Social Networking and the Election

The Chronicle

Blog by Jacob Nadeau

Social networking is relatively new to the political world. The 2008 election has been coined by some as “The Social Media Election” the Obama campaign used Facebook and YouTube to their advantage to connect to young voters, while McCain admitted that he didn’t send emails.

This year’s elections have exposed a more accurate understanding and implementation of social networking by both campaigns, but is focusing on social networking a valuable strategy?  A new study by the Pew Research Center found that 84% of social networking users say they have posted little or nothing related to politics in their recent status updates, comments, and links. Among those who did post about politics, users who identified themselves as very conservative are the most likely to say all or almost all of what they post is about politics. Some would argue that the Tea Party movement was started through the Internet and social networking. After the conservative blog “Smart Girl Politics” posted a video of CNBC Commentator, Rick Santelli’s online television rant calling for a modern-day Tea Party the Smart Girl blog went viral and spurred the creation of hundreds of tea party blogs and social media pages.

On the other hand, Democrats and liberals who use social media are more likely to spread their political views beyond the digital world. The Pew research study found that 33% of Democrats and liberals who use social networking sites say their activities on the sites have led them to become more active. In addition 39% of liberals say their use of the sites has gotten them more involved in an issue. The demographic that ties the largest importance to social media is young liberals between the ages of 18-29. The Obama campaign seems to have picked up on this fact. On Wednesday, President Obama participated in surprise “Ask Me Anything” chat on Reddit where he answered questions form site users. This was the first time a presidential candidate has used Reddit and the experiment was a massive success. The page received 2.99 million views on the day of the event, and received another 2.3 million page views the following day. Even Reddit wasn’t prepared for the amount of traffic the page would get. Originally, Reddit added 30 dedicated servers “just for the comment thread.”  But when that turned out to not be enough, developers added another 30 dedicated servers.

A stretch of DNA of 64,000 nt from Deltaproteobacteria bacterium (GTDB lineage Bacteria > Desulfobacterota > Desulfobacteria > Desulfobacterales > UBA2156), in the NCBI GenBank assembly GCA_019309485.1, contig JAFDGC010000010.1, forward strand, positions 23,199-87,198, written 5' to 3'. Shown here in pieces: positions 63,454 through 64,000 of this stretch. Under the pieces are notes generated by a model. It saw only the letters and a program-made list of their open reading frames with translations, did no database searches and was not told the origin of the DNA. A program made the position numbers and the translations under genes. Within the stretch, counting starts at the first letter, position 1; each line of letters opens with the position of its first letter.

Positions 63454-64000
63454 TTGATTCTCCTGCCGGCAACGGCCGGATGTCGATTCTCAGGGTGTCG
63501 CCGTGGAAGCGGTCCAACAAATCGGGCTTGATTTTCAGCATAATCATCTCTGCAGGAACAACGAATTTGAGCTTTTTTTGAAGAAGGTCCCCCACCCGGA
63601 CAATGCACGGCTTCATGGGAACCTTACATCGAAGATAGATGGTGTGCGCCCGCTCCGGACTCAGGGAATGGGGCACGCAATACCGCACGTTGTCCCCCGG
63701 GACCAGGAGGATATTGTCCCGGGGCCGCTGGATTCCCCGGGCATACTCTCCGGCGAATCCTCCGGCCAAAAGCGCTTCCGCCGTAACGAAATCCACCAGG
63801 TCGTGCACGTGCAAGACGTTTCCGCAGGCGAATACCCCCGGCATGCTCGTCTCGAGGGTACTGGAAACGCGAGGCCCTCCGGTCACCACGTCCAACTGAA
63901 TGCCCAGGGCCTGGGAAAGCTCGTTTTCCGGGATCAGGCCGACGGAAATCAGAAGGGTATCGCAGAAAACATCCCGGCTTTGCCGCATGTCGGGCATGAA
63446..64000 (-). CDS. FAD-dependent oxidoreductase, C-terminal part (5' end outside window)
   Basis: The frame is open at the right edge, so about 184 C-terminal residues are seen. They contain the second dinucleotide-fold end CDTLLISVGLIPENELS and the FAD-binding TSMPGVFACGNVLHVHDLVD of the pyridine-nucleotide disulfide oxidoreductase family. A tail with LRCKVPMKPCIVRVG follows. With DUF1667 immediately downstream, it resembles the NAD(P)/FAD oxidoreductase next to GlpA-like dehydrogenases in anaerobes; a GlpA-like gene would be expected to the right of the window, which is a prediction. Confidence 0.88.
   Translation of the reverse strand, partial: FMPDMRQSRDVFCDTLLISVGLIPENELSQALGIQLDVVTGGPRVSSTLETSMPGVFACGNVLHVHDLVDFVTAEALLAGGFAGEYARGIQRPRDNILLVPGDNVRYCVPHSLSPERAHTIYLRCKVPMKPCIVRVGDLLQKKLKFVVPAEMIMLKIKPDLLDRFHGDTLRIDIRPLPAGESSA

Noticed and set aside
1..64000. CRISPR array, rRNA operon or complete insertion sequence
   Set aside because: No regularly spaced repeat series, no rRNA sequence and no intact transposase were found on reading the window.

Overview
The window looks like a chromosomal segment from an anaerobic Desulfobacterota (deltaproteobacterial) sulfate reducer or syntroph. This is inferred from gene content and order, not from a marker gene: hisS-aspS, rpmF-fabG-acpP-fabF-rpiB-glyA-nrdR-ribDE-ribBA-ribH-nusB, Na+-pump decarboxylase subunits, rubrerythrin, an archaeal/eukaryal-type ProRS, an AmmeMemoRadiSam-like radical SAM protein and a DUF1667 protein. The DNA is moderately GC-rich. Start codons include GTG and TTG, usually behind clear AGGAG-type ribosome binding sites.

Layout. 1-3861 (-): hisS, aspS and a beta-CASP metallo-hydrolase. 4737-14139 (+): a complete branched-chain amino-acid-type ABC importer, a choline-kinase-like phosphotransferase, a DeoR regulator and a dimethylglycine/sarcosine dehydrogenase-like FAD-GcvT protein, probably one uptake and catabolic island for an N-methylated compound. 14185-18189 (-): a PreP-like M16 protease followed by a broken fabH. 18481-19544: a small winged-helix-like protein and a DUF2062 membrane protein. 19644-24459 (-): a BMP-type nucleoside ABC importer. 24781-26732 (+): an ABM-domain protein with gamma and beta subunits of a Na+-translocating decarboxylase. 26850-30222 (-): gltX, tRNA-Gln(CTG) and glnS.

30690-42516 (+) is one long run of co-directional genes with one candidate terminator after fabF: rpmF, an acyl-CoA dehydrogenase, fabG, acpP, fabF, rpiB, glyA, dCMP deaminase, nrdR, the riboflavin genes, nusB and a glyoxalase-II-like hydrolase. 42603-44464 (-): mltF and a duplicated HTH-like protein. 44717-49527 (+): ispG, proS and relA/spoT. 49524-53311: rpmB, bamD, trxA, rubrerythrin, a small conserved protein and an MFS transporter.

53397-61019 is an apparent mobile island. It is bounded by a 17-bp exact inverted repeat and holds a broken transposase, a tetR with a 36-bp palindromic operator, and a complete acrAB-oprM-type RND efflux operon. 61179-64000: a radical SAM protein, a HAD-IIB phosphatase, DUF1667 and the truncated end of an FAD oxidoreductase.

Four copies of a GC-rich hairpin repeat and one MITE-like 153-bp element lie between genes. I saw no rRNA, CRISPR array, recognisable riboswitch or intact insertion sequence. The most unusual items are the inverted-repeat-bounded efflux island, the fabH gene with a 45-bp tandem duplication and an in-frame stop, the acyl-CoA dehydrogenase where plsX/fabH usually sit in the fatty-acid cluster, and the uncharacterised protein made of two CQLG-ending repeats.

The Reddit experiment, as well as the drop in television ratings at the Republican National Convention are proof that Americans are going to other sources for their political news. Professor and social media expert Rich Hanley of Quinnipiac University has taken note of the shift to the web for political news, “Why sit through the mind-numbingly scripted video theatrics of speeches and endless patter about the speeches when the essence can be distilled in short accounts with links to video and text versions if more information is needed?” said Hanley.

The Pew study also gave a word of warning to those who do use social networking sites to promote their political views. The study found that 18% of social networking users have blocked, unfriended, or hidden someone on a site because the person either posted too much about politics, disagreed with political posts, or bothered friends with political posts.

Although the majority of social networking users say they have posted little to nothing about politics, 36% of social networking users say the sites are “very important” or “somewhat important” to them in keeping up with political news and in a political world where every demographic counts I think we will continue to see politicians use the sites to spread their message.